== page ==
Having been always haunted by the idea of barriers, the Separation Wall that Israel built in the West Bank felt like a thorny collar around my neck, and every time I read about it or saw it I was overwhelmed by those claustrophobic fits that made me feel the breath I was taking at that moment was my last. But after all, it was Israel tightening the noose around Palestinians—quite understandable, though utterly unjustifiable. Yet when it is Egypt doing the exact same thing on the other side, this will never be understandable and is, it goes without saying, absolutely unjustifiable. The Egyptian regime’s compliance with the Israeli manual was for me a flagrant violation of the natural order—something along the lines of incest—and the degree with which Egypt had throughout the years contributed to the suffering of Gazans was nothing less abominable than fratricide. I don’t think I need to describe how it felt when reports came out that the Egyptian government did in one way or another condone the 2008 war on Gaza or how fed up all Egyptians were becoming whenever they heard the sickening official statements about arms smuggling and Hamas rocket attacks and the destabilization of national security.

Of course, I felt happy for the Palestinians who, for a change, will no longer feel stranded in that 360-square-kilometer prison in which they and their offspring seemed to have been doomed to a life sentence, sometimes the capital punishment. Nevertheless, my happiness for Egypt is… I wouldn’t say greater, but rather more overpowering. For years, I had tried to come to terms with the shame of having my country give up on the only people who really deserved our material and moral support—no, rather for whom providing support is our national and ethical duty—and of seeing Egypt praised in Israel for its role in safeguarding the Jewish state’s interests. I remember how bitter I felt when several non-Egyptians, including Arabs, I met would scoff at my pro-Palestinian proclamations and retort with phrases like, “It is indeed very obvious how Egypt supports Palestine!” or “How about the white-and-blue flag that flutters over the Nile in Cairo?” Even when I explained that the regime does not represent the people, some would say, “And what are the people doing to prove otherwise?” I wanted to disappear.

Well, now I don’t. On the contrary, I want so much to appear and lift my head up high and say that my homeland is no longer letting me down and that this revolution was not only for the people who live within that space on the map that occupies the northeastern part of Africa, but was an embracement of all the values of freedom and humanity and altruism—ones whose meanings we were on the verge of deleting from our disgraced memory. Let me also add sovereignty.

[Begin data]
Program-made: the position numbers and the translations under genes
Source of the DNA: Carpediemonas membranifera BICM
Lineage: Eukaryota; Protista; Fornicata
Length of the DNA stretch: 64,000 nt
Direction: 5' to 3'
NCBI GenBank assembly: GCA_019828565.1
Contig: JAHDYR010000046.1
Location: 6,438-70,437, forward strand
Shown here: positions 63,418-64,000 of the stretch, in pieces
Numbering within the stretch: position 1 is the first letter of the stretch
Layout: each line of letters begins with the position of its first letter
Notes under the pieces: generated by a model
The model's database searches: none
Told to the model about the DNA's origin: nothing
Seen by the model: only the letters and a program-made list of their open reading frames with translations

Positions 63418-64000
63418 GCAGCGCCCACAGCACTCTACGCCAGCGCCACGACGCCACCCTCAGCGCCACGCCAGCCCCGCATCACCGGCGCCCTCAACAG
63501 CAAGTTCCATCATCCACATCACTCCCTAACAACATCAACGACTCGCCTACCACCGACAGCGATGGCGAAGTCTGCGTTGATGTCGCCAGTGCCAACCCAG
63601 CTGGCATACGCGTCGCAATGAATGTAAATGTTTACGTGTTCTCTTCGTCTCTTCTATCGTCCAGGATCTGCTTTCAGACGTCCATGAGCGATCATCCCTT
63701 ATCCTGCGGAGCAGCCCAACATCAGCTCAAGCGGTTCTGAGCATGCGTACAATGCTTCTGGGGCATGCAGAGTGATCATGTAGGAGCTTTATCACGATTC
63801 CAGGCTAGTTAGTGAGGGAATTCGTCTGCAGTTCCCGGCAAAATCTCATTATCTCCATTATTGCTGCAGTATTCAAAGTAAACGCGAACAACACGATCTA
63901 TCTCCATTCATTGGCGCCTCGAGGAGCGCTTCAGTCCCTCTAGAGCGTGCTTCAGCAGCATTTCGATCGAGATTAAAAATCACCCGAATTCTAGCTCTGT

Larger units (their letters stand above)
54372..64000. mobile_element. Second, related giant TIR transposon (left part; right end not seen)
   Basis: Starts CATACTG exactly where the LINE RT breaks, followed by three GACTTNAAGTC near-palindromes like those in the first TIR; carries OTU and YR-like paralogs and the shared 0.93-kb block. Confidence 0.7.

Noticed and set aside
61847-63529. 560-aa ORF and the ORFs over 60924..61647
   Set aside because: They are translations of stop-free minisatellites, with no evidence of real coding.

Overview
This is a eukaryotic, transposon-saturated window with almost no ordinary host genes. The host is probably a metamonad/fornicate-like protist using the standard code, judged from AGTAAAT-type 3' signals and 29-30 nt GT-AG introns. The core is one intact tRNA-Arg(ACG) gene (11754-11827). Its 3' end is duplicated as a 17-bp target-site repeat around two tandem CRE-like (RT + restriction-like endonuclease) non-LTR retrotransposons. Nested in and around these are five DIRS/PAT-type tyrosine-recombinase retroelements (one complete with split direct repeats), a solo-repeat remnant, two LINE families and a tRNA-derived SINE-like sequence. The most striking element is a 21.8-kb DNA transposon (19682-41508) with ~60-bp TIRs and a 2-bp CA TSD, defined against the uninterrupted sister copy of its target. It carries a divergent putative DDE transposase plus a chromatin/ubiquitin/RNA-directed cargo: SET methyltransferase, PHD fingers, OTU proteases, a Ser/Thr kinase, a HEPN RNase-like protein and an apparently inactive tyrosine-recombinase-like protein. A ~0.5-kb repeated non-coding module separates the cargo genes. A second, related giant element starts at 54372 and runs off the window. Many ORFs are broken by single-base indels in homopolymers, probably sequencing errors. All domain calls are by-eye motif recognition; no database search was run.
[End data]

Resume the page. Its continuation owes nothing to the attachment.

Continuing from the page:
I am happy for myself, for Egyptians, and for the revolution, but I am not so happy for the painfully long time justice takes to be served. My elation over the restoration of a bond that was unnaturally and brutally severed is unfortunately marred by the agony I still feel for those who were killed, injured, rendered homeless, or will live forever with an irreversible emotional damage as a direct or indirect result of the former regime’s policies. The flood of pride that drenched me head to toe the moment I learnt that both Egyptians and Palestinians have started taking the first little steps toward liberation has not yet enabled me of snatching that Scarlet Letter that is almost now engraved in my flesh. My sadness over the fact that we—apparently in such situations no one makes a distinction between regime and people—had been a major source of misery for Palestinians turned out to be too chronic to heal with the first tablet of pain killer. For now, I am grateful that the first signs of recovery are starting to show and that gives me the courage to display more perseverance during the coming phases of the seemingly long convalescence.

I don’t think that the opening of the Rafah crossing and the heartbreaking spectacle of the cheering Gazans who are finally able to make it to long overdue medical appointments, years-late family reunions, or even a one-day supplies’ shopping trip will effect a change to that map I have been staring at since I learnt to use my eyes. But as I grew taller and was able to take a closer look at the colored territories, I realized that maps are not static and that two Germanys became one and one Soviet Union became 15, and thousands of years ago there might have been a continent called Atlantis.

Like Palestine, a map is not a jigsaw puzzle that only has one way to assemble … nor is it some cake made to the taste of a bunch of hungry stomachs… it is a creature as throbbing with life as the zillions of cultures, races, and languages it houses and as open-armed as the oceans that embrace it. I will go back to my map and with my eyes scan all its territories and as I do so will erase all those lines that had bothered me for all those years. I will think of the globe as Atlas bore it on his shoulders. Then I will bring a magnifying glass and bring it closer until I see “the promised land” opening up like a heart-warming geyser. At that moment, I will extend my hand and call in a softest, yet the most forceful, whisper, “Attraversiamo!”

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Sonia Farid

I teach for a living... write for a life!